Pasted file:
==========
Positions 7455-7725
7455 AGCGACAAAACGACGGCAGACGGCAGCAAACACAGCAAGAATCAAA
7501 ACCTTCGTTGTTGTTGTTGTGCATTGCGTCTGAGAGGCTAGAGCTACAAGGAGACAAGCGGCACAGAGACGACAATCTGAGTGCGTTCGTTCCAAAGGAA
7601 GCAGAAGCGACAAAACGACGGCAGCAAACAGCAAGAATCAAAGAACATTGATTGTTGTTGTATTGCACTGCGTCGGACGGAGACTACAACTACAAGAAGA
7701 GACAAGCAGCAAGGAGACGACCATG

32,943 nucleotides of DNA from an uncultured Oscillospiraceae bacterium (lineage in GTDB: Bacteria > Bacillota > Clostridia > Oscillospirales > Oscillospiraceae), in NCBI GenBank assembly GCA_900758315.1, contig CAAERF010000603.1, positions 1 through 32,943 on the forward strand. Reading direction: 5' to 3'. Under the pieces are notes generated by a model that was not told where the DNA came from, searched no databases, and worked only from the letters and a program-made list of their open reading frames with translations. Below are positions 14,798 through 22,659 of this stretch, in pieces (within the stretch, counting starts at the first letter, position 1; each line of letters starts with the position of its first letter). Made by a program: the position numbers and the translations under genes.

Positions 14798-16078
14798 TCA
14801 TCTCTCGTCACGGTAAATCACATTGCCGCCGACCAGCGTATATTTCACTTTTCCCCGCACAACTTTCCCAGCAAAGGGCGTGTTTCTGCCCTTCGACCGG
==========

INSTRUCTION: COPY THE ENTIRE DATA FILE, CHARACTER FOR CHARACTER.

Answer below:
Positions 7455-7725
7455 AGCGACAAAACGACGGCAGACGGCAGCAAACACAGCAAGAATCAAA
7501 ACCTTCGTTGTTGTTGTTGTGCATTGCGTCTGAGAGGCTAGAGCTACAAGGAGACAAGCGGCACAGAGACGACAATCTGAGTGCGTTCGTTCCAAAGGAA
7601 GCAGAAGCGACAAAACGACGGCAGCAAACAGCAAGAATCAAAGAACATTGATTGTTGTTGTATTGCACTGCGTCGGACGGAGACTACAACTACAAGAAGA
7701 GACAAGCAGCAAGGAGACGACCATG

32,943 nucleotides of DNA from an uncultured Oscillospiraceae bacterium (lineage in GTDB: Bacteria > Bacillota > Clostridia > Oscillospirales > Oscillospiraceae), in NCBI GenBank assembly GCA_900758315.1, contig CAAERF010000603.1, positions 1 through 32,943 on the forward strand. Reading direction: 5' to 3'. Under the pieces are notes generated by a model that was not told where the DNA came from, searched no databases, and worked only from the letters and a program-made list of their open reading frames with translations. Below are positions 14,798 through 22,659 of this stretch, in pieces (within the stretch, counting starts at the first letter, position 1; each line of letters starts with the position of its first letter). Made by a program: the position numbers and the translations under genes.

Positions 14798-16078
14798 TCA
14801 TCTCTCGTCACGGTAAATCACATTGCCGCCGACCAGCGTATATTTCACTTTTCCCCGCACAACTTTCCCAGCAAAGGGCGTGTTTCTGCCCTTCGACCGG